Page 3 - Test Results
Our test configuration is as follows:
CPU: Intel Core i5-6600K @ 3.5GHz
Motherboard: Gigabyte GA-Z170N-Gaming 5
RAM: Patriot Viper Elite PC4-24000 2x8GB DDR4
Chassis: Fractal Design Era
Storage: Gigabyte UD PRO 256GB
Power: FSP Dagger Pro 650W
Operating System: Microsoft Windows 10 Pro
All tests were run in our custom-built computer to best reflect real life performance. The computer remained in the same location in the same room throughout all tests. The room temperature in our testing lab was around 23c. The chassis side panel was left open for all of the tests to allow taller heatsinks that normally would not fit in this case to be benchmarked. Stock thermal paste respective to all coolers were used to rate its performance; all pastes were given a proper amount of time for them to fully settle. The fans on all heatsinks were directly connected to the motherboard's 4-pin connector. Computer was turned on and idling for at least one hour for the idling tests. High CPU load results were obtained using the Prime95 in-place large FFTs test with a maximum number of worker threads for the tested CPU for a minimum of ten minutes or until the temperature was deemed stable. Temperature results were measured with HWiNFO, which reports the CPU's integrated digital thermal sensor for maximum accuracy. Each temperature result was calculated by taking the maximum value of the cores inside the CPU.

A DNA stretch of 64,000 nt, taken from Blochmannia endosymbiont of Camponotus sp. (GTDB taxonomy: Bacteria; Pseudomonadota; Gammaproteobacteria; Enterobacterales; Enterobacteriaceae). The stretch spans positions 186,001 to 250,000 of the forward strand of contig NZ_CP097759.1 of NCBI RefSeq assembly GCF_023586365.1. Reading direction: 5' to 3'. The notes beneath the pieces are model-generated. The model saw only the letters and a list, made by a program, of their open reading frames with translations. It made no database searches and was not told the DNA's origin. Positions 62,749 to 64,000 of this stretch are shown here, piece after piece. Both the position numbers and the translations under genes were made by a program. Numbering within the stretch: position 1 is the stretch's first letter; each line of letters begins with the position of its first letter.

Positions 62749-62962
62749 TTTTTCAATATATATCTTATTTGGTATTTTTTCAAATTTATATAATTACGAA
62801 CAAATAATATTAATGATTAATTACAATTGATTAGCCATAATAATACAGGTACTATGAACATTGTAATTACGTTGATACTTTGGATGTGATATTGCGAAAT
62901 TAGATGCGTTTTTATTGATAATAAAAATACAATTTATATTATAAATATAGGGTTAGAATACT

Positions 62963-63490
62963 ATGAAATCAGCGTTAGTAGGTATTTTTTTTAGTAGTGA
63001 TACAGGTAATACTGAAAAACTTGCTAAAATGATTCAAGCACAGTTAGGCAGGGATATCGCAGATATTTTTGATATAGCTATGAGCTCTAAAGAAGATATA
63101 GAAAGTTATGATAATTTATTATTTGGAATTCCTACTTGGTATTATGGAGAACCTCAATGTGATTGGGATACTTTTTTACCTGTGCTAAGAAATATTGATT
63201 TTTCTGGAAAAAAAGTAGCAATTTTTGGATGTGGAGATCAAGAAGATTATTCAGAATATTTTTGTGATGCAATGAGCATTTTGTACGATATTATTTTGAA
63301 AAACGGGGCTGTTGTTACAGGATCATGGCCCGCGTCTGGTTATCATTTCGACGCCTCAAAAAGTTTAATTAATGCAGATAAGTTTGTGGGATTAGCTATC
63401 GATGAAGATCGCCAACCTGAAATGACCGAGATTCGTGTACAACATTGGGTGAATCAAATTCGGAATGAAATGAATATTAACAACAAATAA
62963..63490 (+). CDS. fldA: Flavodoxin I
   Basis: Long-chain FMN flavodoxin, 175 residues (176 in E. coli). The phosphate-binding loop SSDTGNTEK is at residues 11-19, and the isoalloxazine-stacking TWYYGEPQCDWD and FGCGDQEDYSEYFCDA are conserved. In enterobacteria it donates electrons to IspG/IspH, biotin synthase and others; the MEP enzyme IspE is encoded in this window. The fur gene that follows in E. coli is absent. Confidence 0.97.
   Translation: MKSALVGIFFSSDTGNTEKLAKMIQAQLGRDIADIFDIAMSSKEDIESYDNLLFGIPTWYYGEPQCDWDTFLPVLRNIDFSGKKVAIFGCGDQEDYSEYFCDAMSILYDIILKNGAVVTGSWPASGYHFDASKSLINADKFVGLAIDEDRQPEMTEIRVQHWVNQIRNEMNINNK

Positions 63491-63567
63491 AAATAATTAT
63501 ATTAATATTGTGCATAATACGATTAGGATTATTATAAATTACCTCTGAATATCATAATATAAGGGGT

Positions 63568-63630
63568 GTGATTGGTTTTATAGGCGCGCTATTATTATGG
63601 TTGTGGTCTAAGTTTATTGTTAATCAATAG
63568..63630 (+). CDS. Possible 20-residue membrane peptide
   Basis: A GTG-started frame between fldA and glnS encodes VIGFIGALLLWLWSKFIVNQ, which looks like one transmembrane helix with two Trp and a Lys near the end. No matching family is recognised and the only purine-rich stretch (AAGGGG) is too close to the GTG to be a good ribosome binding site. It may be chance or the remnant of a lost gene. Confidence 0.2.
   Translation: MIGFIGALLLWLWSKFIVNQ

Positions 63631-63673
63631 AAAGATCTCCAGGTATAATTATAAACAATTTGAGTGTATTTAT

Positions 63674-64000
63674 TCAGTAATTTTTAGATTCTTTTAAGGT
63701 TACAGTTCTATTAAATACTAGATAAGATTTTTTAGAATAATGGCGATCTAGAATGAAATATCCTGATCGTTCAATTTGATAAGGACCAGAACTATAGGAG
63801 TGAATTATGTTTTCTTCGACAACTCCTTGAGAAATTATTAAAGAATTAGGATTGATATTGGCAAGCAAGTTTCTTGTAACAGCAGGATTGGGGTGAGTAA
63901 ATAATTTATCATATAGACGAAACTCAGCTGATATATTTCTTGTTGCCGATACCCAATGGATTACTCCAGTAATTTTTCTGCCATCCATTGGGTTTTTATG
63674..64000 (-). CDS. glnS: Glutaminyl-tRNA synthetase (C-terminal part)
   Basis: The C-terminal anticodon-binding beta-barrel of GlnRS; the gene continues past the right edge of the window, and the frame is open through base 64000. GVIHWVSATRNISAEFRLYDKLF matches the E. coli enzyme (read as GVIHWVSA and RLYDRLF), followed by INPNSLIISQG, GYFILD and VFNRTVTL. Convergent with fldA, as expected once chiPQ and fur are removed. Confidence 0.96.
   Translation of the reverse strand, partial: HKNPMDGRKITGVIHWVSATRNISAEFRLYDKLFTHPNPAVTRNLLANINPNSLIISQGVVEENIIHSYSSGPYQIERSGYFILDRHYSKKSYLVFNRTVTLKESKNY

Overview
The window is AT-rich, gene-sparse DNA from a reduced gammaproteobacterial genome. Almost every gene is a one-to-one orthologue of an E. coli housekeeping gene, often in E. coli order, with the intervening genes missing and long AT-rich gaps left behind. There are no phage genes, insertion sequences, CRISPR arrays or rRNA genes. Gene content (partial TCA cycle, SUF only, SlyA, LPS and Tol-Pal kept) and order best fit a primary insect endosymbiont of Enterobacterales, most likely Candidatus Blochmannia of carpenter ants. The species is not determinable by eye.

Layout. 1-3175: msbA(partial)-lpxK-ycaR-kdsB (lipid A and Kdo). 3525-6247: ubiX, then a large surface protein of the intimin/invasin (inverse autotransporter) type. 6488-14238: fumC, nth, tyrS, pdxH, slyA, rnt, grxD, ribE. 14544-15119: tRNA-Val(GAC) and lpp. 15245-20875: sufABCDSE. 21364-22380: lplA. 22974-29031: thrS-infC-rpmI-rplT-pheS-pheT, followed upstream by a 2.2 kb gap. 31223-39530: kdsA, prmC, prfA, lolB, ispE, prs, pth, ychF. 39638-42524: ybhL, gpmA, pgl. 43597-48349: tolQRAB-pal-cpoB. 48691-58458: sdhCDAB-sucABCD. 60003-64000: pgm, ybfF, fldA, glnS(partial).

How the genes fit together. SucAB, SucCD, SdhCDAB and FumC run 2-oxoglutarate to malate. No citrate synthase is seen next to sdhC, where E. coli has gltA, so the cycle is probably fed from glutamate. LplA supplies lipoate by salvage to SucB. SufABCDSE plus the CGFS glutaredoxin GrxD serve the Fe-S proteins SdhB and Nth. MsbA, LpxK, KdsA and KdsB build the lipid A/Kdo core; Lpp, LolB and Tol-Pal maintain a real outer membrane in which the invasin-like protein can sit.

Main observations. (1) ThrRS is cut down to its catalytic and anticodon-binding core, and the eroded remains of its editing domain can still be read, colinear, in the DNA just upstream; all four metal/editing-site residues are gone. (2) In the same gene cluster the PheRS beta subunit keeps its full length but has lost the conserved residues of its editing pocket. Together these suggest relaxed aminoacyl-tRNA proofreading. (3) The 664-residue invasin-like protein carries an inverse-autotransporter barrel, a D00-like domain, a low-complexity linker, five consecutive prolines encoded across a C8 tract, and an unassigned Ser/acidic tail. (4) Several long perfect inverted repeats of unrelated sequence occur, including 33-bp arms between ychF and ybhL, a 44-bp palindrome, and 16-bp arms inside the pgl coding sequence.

After letting my computer sit idle for a while, I went to take a look at the core temperatures. From the first graph, you can see the Noctua NH-L9i chromax.black was idling at a slightly higher temperature compared to the other coolers with a result of 24c. This is not too surprising, considering how much smaller the NH-L9i chromax.black is compared to the much larger tower-style coolers. However, the CRYORIG C7 also idles at the same temperature. A total difference of two degrees over all of the cooling options is a pretty boring result, but idle results do not give a full representation of what CPU coolers can do, so we opened up Prime95 and started the tests to see what would happen.
With a sufficient amount of time to load the processor, you can see how each of the coolers performed with the peak temperatures across all the cores and threads. Once again, the Noctua NH-L9i was able to keep the Intel Core i5-6600K relatively cool, with a decent temperature of 64c. Compared to the larger NH-U12S chromax.black, this was quite a bit hotter. The CRYORIG C7 was cooler than the Noctua by about three degrees, but it should be noted the C7 is 10mm taller at 47mm. Thus, it does have a larger surface area to dissipate heat. Thankfully, the Intel CPU was able to reach the same boost clocks across all cores for all of our coolers tested. Overall, the results here were not necessarily the most impressive, but this was expected considering the overall dimensions and the purpose of the low-profile cooler.
As for the sound analysis section of the Noctua NH-L9i chromax.black, on a scale of 0 to 10, where 0 is silence and 10 is the definition of loud, I would rate the NH-L9i at 2.0/10 during idle and around 4.5/10 under full load for the single fan. Unsurprisingly, the NF-A9x14 HS-PWM chromax.black fan was quite loud under full load. This is due to the fan's small size and high rotational speed. On a day-to-day use, the fan was pretty quiet and spun without much noise.
1. Introduction, Packaging, Specifications
2. Physical Look - Hardware; Installation
3. Test Results